larval baby jesus
Image by Dane Larsen via Flickr

On a past weekend (12/18-12/21), we went to church 2x’s.  Yes I am bit on the overachieving side, but not usually when it comes to listening to sermons while sitting in the pew (or other uncomfortable chair).  Friday night was our usual Seward Church gathering and on Sunday we went to Church at the Crossing in Indianapolis, which is where my wonderful wife went to church growing up. Last Monday I shared the message from Seward Church, so today is the one from The Crossing.

Steve Rennick shared the Christmas story for us, starting with Luke 2:1-20. Luke gives a special emphasis to the shepherds and the angels in the Christmas Story.  The shepherds were minding their own business in the field when out of no where came a ton of shiny angels (vs 8-14) where they were told that they shouldn’t be afraid of the angels.  The angels delievered the good news and the shepherds immediately travelled into Bethleham trying to find this baby Jesus upon their arrival they worshipped Him.

Knowing that Christmas is incomplete, the next stop is Matthew 2:1-12. The baby Jesus was born in Bethlehem which fulfills the prophesy in Micah 5:2. Steve pointed out that the entirety of Luke’s Christmas story, all 20 verses of it, fits into 1/2 a verse in Matthew 2:1 “After Jesus was born in Bethlehem in Judea, during the time of King Herod.”  We traditionally think of their being 3 Magi and 3 shepherds, but there is no Biblical truth to this matter.  We get the number 3 because of the three gifts that were brought, but in reality it could have been hundreds of Magi.  Another Christmas misconception or at least a nativity misconception is that the Magi and the shepherds visited the manger at the same time.  In reality the Magi came at a later date and met the family of Jesus at a home (vs 11).  The three gifts gold, frankincense, and myrrh were ultimately used to fund the family’s “exile” in Egypt. Some of these thoughts are new and insightful to me.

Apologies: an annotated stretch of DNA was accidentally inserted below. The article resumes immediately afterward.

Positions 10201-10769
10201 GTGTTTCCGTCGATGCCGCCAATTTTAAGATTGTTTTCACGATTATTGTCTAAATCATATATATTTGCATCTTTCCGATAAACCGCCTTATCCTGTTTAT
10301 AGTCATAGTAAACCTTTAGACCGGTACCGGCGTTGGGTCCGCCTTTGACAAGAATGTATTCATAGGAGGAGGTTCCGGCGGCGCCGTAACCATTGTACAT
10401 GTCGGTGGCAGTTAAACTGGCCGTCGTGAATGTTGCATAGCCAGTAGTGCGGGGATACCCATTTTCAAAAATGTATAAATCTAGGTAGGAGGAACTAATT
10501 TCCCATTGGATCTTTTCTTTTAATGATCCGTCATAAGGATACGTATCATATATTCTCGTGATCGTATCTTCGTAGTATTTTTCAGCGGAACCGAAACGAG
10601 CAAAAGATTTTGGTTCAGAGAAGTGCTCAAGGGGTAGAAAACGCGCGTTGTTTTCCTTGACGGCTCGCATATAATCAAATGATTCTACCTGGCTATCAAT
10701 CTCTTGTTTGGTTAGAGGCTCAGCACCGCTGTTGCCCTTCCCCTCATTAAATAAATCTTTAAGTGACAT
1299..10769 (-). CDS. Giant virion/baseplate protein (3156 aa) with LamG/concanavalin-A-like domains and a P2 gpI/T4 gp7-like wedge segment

A third perspective on the Christmas story come from John 1:1-5, 9-14. If you are familiar with the John story, you know it is a very different perspective on the coming of Jesus.  Steve called it a more theological or upper perspective.  It could be the God view of the story.  It tells it straight up with no sugar – Jesus, the Good News, has come into a dark world to shine light and bring peace.

The final and shortest part of the Christmas story is from Mark 1:1. It offers no information other than that Jesus represents the beginning of many good works!

What is the point of sharing the Christmas Story? It is important to realize the truth of the story (much like looking at the darkside) but it is also important to realize that Jesus represented, as Mark says, the beginning of the good news and many good works. We know that Jesus performed many great works during his 33 years on Earth.  Steve was sharing the story to offer us a challenge.  Jesus could easily fill many libraries full of books on his 33 years (John 20:30-31, 21:25), yet Steve implied that Jesus is still working and acting today – through us.  He asked several times what John 22 might look like if it were written about us…

We are a part of the Gospel story – not the canonized version – but the ongoing story of good news and salvation.  Can we obey God’s desires and serve Him?  Steve challenged us to ask ourselves this question as we prepare for 2009:

God, what do you want to do through me, what do you want to do to me, and  what do you want to do in my life?

He suggested we dream big and set no limits, just wait, pray, and see where God takes you.  It is an interesting connection, using the Christmas story to challenge us for the beginning of 2009. I have trouble recalling it and tying it all together but you can listen to it here (sometime soon).

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